As a side note, I hate relationships in basically all mediums. It’s a strong personal bias, I know, but it’s just unnecessary. The main characters don’t need to fall in love in ever single movie ever made. Taking this movie/series in particular, I don’t understand the love triangle with Leia. If she ‘falls in love’ with Han, why have that weird incest thing with Luke at all? (Yes, I realize they don’t know they’re siblings.) I also don’t believe that Leia could go from barely tolerating Han to in love with him. I get that she’s supposed to be in love with him the whole time and is simply in denial the first half, but it transitions very poorly. It seems weird that she goes from denial to very sudden acceptance to “I love you” in the span of a few days. Maybe I’m just ignorant on that front, but it just takes me out of the movie when those scenes happened.

So, I’m excited for the last movie. All I know is that there is a battle on Endor with wookies and ewoks, and also there’s a second Death Star. Obviously Boba Fett will be a larger character, as well, given what happened in this movie, and the Emperor will probably make some bigger appearance, too, given he’s the ‘big bad’. So, stay tuned for next week.

Review — Finding Dory (215)

Finding Dory was the first movie I’ve seen in over a month. I guess that’s not that surprising when I haven’t really even had time to relax, but still. The latest movie review I did was on John Wick, which was in August. Let’s get to it.

Now, an interesting thing I’m realizing as I write this is that I haven’t heard anything about this movie. It’s been out for two months and I only assume that people liked it simply because it hasn’t been subject in any conversation I’ve been a part of.

As far as movie sequels that didn’t need to happen go, I’d say it wasn’t bad. The plot is sort of obvious (I mean, come on), but since it took place in an aquarium(ish) it had an interesting feel to it. We’re not traveling across the ocean this time. There are different obstacles involved here. Mostly walls and traveling outside of the water.

This movie had a lot more charm than I was expecting. I liked the majority of the new characters, and as was to be expected, it was pretty funny. I think that’s where most of my entertainment came from. I liked certain characters because they were funny, so I knew how much I would like a scene based on which characters were prevalent.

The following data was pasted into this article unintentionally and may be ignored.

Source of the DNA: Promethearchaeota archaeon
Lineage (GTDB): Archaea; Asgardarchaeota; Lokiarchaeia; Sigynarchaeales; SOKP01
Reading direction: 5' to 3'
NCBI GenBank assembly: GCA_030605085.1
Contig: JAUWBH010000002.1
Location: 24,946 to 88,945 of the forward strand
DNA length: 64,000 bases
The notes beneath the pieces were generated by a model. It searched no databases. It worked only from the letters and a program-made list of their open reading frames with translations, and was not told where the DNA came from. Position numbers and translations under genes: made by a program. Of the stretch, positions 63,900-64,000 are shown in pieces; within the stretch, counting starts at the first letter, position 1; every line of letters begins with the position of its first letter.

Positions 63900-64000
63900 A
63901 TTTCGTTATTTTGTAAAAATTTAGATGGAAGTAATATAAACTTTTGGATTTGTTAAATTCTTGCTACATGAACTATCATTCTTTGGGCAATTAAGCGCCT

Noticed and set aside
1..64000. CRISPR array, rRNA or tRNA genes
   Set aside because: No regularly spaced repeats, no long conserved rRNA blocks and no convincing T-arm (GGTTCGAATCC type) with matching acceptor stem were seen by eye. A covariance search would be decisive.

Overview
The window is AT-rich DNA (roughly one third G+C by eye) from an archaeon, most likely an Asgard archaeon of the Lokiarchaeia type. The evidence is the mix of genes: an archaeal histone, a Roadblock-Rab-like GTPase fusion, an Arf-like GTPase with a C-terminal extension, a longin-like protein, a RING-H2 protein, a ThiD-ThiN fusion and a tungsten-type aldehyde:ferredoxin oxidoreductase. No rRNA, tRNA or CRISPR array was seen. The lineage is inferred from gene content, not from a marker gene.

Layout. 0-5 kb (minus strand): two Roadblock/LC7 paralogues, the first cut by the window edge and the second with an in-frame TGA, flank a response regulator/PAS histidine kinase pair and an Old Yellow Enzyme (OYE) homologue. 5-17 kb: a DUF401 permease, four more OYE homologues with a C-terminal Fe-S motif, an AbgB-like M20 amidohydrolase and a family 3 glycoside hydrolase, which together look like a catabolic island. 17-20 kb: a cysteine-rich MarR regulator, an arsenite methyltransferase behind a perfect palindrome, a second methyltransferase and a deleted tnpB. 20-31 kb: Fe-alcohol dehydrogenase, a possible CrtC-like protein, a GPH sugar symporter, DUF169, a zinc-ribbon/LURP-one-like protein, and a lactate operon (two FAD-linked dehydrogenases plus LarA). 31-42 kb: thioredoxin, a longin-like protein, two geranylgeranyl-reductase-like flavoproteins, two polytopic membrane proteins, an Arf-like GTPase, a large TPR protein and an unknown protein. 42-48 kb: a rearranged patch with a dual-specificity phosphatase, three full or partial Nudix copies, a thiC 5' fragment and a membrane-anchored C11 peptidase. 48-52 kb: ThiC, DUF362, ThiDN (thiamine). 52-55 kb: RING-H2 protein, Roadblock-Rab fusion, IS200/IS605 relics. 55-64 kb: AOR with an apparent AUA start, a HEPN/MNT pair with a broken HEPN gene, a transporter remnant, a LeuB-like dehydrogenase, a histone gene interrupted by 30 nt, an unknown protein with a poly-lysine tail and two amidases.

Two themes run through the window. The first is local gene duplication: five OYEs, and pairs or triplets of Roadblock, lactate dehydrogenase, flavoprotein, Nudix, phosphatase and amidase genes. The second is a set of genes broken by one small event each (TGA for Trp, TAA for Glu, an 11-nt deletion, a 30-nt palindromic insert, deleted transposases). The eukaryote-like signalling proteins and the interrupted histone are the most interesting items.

It did, of course, have its flaws. I had two big issues with the movie. The first was that in order to make things more dramatic, things happened a lot when communication would have made things go a lot more smoothly. It’s frustrating when a character goes off and does something just to cause tension and character conflict, and that happens a lot. There isn’t a whole lot of sitting there “relaxing” in this movie, because the tension never really lets up, making it a little exhausting. Along with this is sort of a side track. I’d say the last twenty percent of the movie didn’t really need to happen. (Of course, the climax and stuff would have had to shift around to compensate for a shorter movie. My point is that it could have been done.) There are a lot of unnecessary conflicts that occur just to make all the pieces fall perfectly into place, which leads me to my second point.

My second issue is that it’s unrealistically predictable. Yes, I get that this movie is for kids. I’m not saying it’s unrealistic. (Well…) I’m just saying that the movie ends exactly as you would expect and it prioritizes that ending over realism. This movie did have a lot of surprisingly accurate depictions of things, sure, but only when the plot didn’t require otherwise.

“Hm. We need this character to go from A to B to encounter this new conflict.”

“Well, in the real world there is no way for that to happen. Aquariums are sort of designed so that fishes in Place A can’t get to Place B.”

“Well, it needs to happen.”

“Alright, fine.”

Again, kids movie. I get that. But that doesn’t invalidate the issue. I’d say huge studios like Pixar should be able to go the extra mile to put even more realism into these things. Heck, even if the movie was realistic, if it doesn’t feel realistic, there’s still a problem there.

Overall, like I said, it wasn’t bad. I liked a lot of the new characters. In fact I’d say I liked virtually all of the new characters more than Marlin, Nemo, and Dory. They’re actually pretty flat in this movie, which is disappointing but not surprising.